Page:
Pachinko parlors are similar to slots areas of casinos, except perhaps more loud and bright. There are about 16,000–17,000 pachinko shops in Japan, about 90 percent of which are owned by Zainichi Koreans, permanent residents of Japan.
Written Feb 6, 2013
The Buddhist religion has been observed in Japan since the Sixth Century and possibly earlier. About 70 percent of Japan's population claims to be Buddhist, but many are also Shinto, as the two religions have much overlap in beliefs. Buddhist temples are plentiful around Japan, and are primarily used to store sacred relics rather than as a place of collective worship. There are about 77,000 Buddhist temples in Japan, but they have been closing at a rate of 100 per year since World War II.
The entrance to a Buddhist temple complex is usually marked by a wooden gate with doors and a large wooden roof, but the entrance could also have a simple torii gate of Shinto origin. The gates typically have a pair of guardian statues. Most temples are constructed of wood, and dominated by a huge roof. Around the outside of the temple you will often find a wide veranda covered by the roof, but distinctly separate from the interior.
Written Jan 1, 2013
Kokeshi are traditional hand-made wooden dolls from Japan. The dolls were originally created in the Edo Period (around 1700 AD) in northern Japan. Some theories explain the dolls are substitutes for unwanted babies killed after birth, others believe the kokeshi were created as gifts for Japanese visiting the hot springs in the north.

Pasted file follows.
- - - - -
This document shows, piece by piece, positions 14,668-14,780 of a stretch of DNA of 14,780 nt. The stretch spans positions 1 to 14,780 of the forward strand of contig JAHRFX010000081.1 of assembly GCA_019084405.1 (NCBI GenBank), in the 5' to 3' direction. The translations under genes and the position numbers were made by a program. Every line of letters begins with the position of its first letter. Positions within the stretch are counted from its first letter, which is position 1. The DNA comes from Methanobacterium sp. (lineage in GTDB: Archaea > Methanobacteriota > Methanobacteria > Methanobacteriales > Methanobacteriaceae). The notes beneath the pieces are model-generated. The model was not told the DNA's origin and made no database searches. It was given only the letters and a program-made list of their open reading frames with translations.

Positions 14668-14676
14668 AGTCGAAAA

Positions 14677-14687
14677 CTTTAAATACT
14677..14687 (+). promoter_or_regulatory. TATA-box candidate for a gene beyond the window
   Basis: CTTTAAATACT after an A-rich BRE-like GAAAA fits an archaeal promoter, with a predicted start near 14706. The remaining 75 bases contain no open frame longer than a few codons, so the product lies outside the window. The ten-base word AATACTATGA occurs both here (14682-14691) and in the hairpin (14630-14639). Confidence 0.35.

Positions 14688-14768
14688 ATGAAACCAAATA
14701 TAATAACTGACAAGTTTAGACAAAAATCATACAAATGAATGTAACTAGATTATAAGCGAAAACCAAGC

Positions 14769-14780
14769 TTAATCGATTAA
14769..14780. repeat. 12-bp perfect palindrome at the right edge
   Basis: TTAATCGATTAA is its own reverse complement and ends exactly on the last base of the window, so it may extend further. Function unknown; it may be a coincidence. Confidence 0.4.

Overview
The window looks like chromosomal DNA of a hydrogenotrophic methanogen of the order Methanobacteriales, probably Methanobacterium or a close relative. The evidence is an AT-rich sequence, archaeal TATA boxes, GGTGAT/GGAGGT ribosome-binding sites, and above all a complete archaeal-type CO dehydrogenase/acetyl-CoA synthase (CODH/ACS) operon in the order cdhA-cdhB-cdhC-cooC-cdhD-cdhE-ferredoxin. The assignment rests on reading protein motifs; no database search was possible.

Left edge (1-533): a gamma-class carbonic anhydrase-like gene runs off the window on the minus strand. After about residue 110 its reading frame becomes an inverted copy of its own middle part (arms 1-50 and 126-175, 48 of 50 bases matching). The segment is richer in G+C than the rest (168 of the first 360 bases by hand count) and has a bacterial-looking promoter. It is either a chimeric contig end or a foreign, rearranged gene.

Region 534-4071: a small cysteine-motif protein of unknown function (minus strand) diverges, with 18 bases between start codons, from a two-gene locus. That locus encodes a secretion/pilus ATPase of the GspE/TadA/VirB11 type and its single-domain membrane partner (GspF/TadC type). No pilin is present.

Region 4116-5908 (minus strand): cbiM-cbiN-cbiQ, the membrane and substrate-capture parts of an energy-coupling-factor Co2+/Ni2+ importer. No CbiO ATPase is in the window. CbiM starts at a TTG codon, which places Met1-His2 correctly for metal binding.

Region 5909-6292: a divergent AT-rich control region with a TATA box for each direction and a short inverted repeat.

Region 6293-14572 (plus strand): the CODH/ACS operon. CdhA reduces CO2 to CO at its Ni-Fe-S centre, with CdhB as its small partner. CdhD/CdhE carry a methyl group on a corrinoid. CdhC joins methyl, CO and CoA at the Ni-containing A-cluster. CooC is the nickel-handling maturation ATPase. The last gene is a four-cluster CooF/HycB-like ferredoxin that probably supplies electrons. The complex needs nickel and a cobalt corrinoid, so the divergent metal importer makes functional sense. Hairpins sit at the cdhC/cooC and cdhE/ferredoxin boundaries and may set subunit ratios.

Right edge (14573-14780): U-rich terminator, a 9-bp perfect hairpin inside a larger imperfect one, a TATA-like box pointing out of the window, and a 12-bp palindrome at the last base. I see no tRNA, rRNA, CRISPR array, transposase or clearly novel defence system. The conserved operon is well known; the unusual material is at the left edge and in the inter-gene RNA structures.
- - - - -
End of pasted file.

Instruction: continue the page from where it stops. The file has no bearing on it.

The traditional dolls are made from a simple piece of wood, so the dolls have a thin, plain body, and a large head, but no arms or legs. Some simple facial features are usually painted onto the face, and the body usually has a painted floral design. The bottom of the doll has a signature or stamp of the craftsman.
Written Dec 14, 2012
Japanese people love granny bikes with wicker baskets, cargo racks, baby seats and only one gear. This is one of the most fashion-conscious countries in the world, but they ignore sense of style when it comes to transportation? While Japanese people might spend 3,000 Yen for a nice dinner, and even 15,000-20,000 Yen for tolls on a day trip, most spend only about 10,000 Yen on a bicycle.
Children, adults, even the elderly ride bikes in Japan, and they ride in all weather conditions; it is not uncommon to see a person riding a bike while carrying an open umbrella to block the elements. People ride bikes to work, to school, to the neighborhood bus or rail terminal, to get groceries and more.
The rules for bicycling in Japan are pretty lax, in a country that is know for following rules. Bicycles drive on the left side of the road, with traffic, but much more often, they are driven on sidewalks. In this case, the bicycle is normally ridden on the side of the sidewalk away from the buildings and closest to traffic (but to the left of oncoming bikes).
Perhaps the most unique thing about bikes in Japan are the bicycle parking garages and the automated, electronic bike racks. At larger train stations, some dedicated bicycle parking garages have multiple stories and can fit thousands of bikes.
Updated Dec 10, 2012
Michaya is the Japanese name for the traditional wooden houses found in many towns and cities across Japan, but are most well known in Kyoto. Michaya were first seen in Japan around 1000 AD, and were long the homes of merchants and craftsmen. The front of the homes was traditionally used as a storefront and the back as living quarters.
Written Nov 3, 2012
In Japan, the turtle is a symbol of longevity, good luck, and support.
The Japanese legend of Urashima Tarō is about a fisherman who rescues a turtle and is rewarded with a visit to Ryūgū-jō, the palace of Ryūjin, which is located under the sea. Urashima Tarō stays at the palace for three days but it is 300 years in the future when he returns to his home.
Lesson: don't take rewards from turtles.
Written Oct 28, 2012